To search for α-amylases (EC126.96.36.199), enter EC188.8.131.52 into the KEGG ortholog field and select “KEGG Ortholog” from the “Select type of ID(s)” pull-down menu. Then press the “Search for Genes” button at the bottom of the page.
CodonExplorer allows users to select a range of genes within a genome. To do so, enter the KEGG gene ID for the first and last genes within the region in the “Enter KEGG gene range” field and select “Forward Only,” “Reverse Only,” or “Both Directions” from the “Gene region direction” pull-down menu (see Note 11).
To select genes in either orientation between STM1379 and STM1422 in the Salmonella enterica serovar Typhimurium genome (i.e., the Salmonella Pathogenicity Island-2 region), enter “STM1379” in the “Gene Start” field, “STM 1422” in the “Gene End” field, “STM” in the KEGG genome ID field, select “Either direction” in the “Gene region direction” pull-down menu, and press the “Search for Genes” button at the bottom of the page.
Many regions of genes present in a particular genome but absent in closely related lineages have been described in the literature (33, 34). Frequently these regions, often called “genomic islands,” have unusual dinucleotide compositions or contain mobility genes such as integrases or transposases (34). Thus, it is suggested that genomic islands are the product of HGT. A subset of these genomic islands called “pathogenicity islands” also contains pathogenicity determinants, making them particularly interesting.
CodonExplorer allows users to select genomic islands that have been described in the literature by selecting a genomic island from the “Select genomic island” pull-down menu (Fig. 10.3). The genomic islands used in Hsiao et al.’s 2005 analysis (34) are included, as are many other islands collected manually from the literature (see also Note 12).
For codon usage or other compositional property analyses, it is often useful to explore variation in highly expressed genes (e.g., those encoding ribosomal proteins) or genes that may have entered the genome by HGT.
To select such a set of genes in CodonExplorer, enter the KEGG genome name in the “KEGG genome” in the gene screen section, then select “Ribosomal + highly expressed KO groups,” “Putative Aliens,” or “Not putative aliens” from the pull-down menu (Fig. 10.3). The putative and aliens and non-alien sets are defined using a Markov Model method described by Nakamura et al.(30). However, like any compositional method, the Nakamura method should not be considered definitive evidence of transfer. See also the discussion below about the benefits and limitations of compositional methods for detecting gene transfer.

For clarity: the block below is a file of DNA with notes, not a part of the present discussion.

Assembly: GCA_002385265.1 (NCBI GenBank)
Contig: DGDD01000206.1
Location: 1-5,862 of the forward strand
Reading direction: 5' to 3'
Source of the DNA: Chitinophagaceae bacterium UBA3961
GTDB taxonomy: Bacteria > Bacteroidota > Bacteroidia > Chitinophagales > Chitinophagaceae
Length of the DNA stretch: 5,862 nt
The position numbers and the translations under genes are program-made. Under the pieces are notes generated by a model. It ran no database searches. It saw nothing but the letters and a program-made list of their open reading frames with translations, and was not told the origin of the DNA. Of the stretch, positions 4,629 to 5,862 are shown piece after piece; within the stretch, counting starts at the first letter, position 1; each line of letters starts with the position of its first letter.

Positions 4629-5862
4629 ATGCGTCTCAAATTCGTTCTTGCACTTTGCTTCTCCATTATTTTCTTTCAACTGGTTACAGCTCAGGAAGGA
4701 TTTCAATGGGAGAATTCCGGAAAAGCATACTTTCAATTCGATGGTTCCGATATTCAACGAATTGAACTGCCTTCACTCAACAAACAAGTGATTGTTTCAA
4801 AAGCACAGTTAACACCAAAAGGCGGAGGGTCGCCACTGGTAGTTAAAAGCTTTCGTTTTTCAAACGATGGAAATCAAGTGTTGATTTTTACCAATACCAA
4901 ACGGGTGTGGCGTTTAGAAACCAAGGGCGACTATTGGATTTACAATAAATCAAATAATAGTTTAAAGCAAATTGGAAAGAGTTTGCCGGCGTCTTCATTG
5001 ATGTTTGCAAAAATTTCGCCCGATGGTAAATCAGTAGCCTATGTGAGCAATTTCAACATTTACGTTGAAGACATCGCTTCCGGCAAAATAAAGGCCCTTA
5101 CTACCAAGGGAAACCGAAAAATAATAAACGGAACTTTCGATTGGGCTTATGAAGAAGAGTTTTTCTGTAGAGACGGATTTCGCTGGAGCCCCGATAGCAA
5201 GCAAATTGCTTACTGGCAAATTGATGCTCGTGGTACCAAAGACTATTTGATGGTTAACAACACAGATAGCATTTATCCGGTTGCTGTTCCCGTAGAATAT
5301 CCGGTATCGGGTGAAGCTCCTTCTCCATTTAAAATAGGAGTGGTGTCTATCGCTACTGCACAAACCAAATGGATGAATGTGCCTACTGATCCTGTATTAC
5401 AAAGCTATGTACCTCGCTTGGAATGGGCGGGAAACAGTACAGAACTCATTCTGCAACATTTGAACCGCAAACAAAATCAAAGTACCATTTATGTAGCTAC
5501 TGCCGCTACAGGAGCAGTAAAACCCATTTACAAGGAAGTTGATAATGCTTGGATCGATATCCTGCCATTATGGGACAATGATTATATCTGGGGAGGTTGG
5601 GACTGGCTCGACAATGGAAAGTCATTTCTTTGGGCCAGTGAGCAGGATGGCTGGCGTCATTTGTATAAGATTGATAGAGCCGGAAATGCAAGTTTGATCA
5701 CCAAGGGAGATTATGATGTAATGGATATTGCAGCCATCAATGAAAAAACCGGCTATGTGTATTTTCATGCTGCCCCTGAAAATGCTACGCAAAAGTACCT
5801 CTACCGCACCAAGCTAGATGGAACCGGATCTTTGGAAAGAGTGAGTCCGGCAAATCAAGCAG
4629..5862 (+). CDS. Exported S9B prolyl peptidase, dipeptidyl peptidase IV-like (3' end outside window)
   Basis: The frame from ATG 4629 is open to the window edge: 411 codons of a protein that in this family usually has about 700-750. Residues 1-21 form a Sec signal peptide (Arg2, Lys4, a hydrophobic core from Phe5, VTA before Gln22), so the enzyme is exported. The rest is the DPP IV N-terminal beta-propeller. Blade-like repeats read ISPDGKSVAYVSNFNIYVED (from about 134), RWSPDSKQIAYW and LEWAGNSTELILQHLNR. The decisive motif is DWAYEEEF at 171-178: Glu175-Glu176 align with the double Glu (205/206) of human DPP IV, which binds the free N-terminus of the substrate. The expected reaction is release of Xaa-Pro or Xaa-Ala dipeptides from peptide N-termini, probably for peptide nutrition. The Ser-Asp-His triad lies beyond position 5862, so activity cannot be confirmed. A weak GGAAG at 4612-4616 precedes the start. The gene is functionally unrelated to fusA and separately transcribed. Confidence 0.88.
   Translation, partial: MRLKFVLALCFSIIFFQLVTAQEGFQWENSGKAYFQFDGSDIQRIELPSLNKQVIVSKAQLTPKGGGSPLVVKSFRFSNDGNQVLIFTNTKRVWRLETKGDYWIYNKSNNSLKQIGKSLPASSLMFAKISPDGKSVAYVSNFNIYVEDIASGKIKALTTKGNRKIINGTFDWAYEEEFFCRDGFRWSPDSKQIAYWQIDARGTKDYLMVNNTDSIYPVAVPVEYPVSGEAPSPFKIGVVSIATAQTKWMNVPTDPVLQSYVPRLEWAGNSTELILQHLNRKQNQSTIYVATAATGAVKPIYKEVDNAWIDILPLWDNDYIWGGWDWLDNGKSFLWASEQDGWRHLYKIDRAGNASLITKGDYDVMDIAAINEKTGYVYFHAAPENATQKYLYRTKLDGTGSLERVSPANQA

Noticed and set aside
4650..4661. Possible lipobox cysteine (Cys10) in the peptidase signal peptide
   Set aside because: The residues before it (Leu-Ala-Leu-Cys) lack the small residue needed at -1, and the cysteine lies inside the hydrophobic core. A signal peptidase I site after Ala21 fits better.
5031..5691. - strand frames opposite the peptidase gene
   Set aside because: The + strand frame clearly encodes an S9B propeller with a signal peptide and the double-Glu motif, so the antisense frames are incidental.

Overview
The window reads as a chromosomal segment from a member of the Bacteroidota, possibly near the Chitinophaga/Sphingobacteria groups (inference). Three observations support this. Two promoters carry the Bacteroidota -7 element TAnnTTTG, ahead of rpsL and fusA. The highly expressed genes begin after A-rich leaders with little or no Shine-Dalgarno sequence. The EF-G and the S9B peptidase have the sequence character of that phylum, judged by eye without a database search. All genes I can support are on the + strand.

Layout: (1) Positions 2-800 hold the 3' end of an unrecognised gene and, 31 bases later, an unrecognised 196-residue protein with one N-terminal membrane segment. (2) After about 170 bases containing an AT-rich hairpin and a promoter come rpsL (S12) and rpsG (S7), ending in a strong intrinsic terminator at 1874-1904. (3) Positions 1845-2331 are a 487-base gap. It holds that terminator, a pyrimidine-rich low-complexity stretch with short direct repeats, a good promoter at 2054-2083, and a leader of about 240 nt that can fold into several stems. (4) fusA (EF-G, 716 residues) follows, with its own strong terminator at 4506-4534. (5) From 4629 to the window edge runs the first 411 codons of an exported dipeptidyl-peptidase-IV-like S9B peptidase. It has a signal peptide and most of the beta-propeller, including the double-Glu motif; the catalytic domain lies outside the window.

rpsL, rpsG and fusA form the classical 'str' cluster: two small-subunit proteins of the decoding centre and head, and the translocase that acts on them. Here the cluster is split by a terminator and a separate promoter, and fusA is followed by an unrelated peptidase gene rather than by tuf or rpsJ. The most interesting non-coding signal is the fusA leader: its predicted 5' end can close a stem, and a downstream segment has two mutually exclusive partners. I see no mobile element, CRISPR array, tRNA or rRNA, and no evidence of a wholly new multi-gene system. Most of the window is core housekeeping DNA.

By default, genes selected for analysis in CodonExplorer are grouped together by genome and sorted in descending order of the number of selected genes in each genome. However, it is sometimes useful to group and sort genes in different ways.
CodonExplorer allows genes to be grouped by KEGG genome name, KEGG ortholog ID, KEGG EC ID, or (when NCBI taxon names were entered in the search) NCBI Taxonomy name (Fig. 10.4). To change how genes are grouped, enter your search terms as described above, then select the appropriate option from the “Group matching genes by” pull-down menu before pressing the “Search for Genes” button.
CodonExplorer also allows groups of genes to be sorted by the number of genes in the group, the group ID, or the group description (Fig. 10.4). Select the desired option from the “Sort gene groups by” pull-down menu under the “Output options” heading.
After searching for genes on which to perform an analysis, determining how those genes should be sorted and grouped, and pressing the “Search for Genes” button at the bottom of the page, the genes will be displayed at the top of the page (Fig. 10.5) and sorted and grouped according to the selected options (see Note 13). From this screen it is possible to view, edit, or save gene groups.
Each gene group can be viewed by pressing the “View” link to the right of the group description. This will bring up a window listing the genome, KEGG gene ID, KEGG gene name, and a description for each gene (Fig. 10.6). Clicking the “description” link will bring up the KEGG description page for that gene.